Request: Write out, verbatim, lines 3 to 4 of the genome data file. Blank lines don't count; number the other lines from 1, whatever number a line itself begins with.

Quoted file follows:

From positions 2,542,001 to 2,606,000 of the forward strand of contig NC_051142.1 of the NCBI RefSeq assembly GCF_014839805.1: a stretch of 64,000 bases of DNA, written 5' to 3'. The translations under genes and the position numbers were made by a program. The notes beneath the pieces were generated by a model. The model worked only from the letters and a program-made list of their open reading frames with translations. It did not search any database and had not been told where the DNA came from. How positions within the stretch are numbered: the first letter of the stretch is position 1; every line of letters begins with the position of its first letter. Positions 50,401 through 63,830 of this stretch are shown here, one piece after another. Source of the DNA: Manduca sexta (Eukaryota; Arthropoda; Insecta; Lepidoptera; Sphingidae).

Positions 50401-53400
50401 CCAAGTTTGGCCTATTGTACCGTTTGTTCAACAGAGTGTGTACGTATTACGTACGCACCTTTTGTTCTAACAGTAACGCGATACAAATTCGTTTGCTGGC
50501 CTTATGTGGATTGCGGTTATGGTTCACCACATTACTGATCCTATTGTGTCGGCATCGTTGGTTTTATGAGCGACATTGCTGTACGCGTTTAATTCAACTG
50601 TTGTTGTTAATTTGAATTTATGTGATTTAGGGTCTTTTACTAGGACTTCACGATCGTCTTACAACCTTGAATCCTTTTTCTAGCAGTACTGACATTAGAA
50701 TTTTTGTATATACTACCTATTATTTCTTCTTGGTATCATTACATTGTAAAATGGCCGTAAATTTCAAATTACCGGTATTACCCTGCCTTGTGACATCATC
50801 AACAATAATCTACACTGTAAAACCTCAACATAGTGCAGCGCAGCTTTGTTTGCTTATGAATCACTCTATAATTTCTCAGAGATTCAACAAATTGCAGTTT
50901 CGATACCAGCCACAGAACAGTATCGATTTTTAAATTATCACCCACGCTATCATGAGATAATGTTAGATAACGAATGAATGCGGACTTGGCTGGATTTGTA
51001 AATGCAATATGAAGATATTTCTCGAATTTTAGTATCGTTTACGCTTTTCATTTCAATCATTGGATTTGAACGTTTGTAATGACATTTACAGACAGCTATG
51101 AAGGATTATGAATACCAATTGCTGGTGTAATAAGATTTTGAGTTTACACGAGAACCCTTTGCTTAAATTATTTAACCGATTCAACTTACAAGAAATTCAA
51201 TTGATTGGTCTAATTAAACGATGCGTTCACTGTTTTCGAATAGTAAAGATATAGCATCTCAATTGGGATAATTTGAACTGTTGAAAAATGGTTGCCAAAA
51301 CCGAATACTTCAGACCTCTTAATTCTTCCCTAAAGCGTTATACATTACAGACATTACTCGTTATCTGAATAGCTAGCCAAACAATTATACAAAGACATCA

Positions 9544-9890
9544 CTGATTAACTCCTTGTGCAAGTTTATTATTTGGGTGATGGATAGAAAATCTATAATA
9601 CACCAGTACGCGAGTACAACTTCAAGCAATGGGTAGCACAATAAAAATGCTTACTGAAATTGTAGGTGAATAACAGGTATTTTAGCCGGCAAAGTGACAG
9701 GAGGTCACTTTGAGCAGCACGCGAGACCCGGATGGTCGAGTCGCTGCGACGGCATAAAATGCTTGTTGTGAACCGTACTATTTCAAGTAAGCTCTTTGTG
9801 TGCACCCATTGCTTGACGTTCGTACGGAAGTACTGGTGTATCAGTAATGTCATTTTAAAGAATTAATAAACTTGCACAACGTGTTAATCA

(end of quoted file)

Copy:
50401 CCAAGTTTGGCCTATTGTACCGTTTGTTCAACAGAGTGTGTACGTATTACGTACGCACCTTTTGTTCTAACAGTAACGCGATACAAATTCGTTTGCTGGC
50501 CTTATGTGGATTGCGGTTATGGTTCACCACATTACTGATCCTATTGTGTCGGCATCGTTGGTTTTATGAGCGACATTGCTGTACGCGTTTAATTCAACTG